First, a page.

Please give me some food for your mind about DELPHI pointers!
No, of course I read the mat part and worked with them (not fully understanding their nature) but why?
type TMyRec = class s: string; n: integer; end; var MyRec: TMyRec; PRec: ^ TMyRec; begin // But MyRec is now null, which memory area can PRec start to refer to? PRec: = @ MyRec; PRec ^ .S: = 'Data string'; // Using the pointer, the string field of the record is changed PRec ^ .N: = 256; // Changing the numeric record field using the pointer end;
Everything is super, everything is great and works. But why bother if the next entry also works great?
var MyRec: TMyRec; begin MyRec: = TMyRec.Create; MyRec.S: = 'Data string'; MyRec.N: = 256; end;
In general, I have a bunch of questions on pointers that I can’t even formulate
I would be grateful for any information that explains why pointers are needed in everyday life
Answer 1, authority 100%
A pointer synonym is link.
There is memory, there is a reference to memory.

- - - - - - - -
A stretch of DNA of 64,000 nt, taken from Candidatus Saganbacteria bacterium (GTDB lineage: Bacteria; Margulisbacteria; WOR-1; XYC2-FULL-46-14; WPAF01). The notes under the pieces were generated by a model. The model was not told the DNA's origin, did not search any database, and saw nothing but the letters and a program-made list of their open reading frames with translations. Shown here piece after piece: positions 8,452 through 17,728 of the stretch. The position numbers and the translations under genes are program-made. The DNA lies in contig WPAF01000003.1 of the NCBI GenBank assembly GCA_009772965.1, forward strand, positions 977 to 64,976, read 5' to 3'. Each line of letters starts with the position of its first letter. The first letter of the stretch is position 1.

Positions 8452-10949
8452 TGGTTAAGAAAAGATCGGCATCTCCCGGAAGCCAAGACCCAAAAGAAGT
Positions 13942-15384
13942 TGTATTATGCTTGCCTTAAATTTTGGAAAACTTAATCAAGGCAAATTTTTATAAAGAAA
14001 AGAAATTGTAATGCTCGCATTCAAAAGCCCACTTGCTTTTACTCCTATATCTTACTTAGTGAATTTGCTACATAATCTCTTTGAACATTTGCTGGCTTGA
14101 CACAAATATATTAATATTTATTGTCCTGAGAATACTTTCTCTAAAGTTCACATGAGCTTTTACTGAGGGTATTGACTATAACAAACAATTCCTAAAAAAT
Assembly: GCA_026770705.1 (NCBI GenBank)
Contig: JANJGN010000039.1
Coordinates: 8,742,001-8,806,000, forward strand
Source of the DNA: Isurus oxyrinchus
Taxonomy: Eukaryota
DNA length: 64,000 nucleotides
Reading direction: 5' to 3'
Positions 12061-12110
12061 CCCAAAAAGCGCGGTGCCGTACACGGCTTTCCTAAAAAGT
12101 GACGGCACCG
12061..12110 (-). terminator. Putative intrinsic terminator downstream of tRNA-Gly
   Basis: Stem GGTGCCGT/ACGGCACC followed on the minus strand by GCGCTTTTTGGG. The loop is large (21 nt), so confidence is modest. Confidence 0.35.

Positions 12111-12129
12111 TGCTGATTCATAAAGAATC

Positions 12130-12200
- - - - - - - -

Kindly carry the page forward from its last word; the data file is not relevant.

TClass in the procedure, a pointer (reference) to the object will still be passed, not the object itself.
record without a pointer, the entire piece of memory will be transferred to the procedure, not a reference, that is, the complete structure.
The pointer is inherited from Pascal even before OOP, that is, when there were no classes yet.
In Pascal, there are no classes like TList, and in order to do something similar, you need to fence your garden:
TList = record
PList = ^ TList
That is, pointers are needed mainly for
record and for compatibility with Pascal
Answer 2, authority 90%
Let’s stop at
// But MyRec is null now
Everything is great, everything is great and works.
The local variable
MyRec before assignment is not
nil , but has an arbitrary value (garbage). You are just in luck, because in the following lines you write to an arbitrary memory area, and the consequences of this may be the most unexpected.
Remember in Sudden Access Violation Delphi 10.1 Berlin I changed your code
try Props: = getProps; ... finally Props.Destroy; end;
taking the assignment out of
Props: = getProps; try ... finally Props.Free; end;
The meaning of the line assigning the value
Props outside the
try / finally block is that in case of an exception, inside
getProps , inside
finally the code will not hit, and there will be no attempt to free the memory pointed to by the uninitialized local variable
Another correct option:
Props: = nil; try Props: = getProps; ... finally Props.Free; end;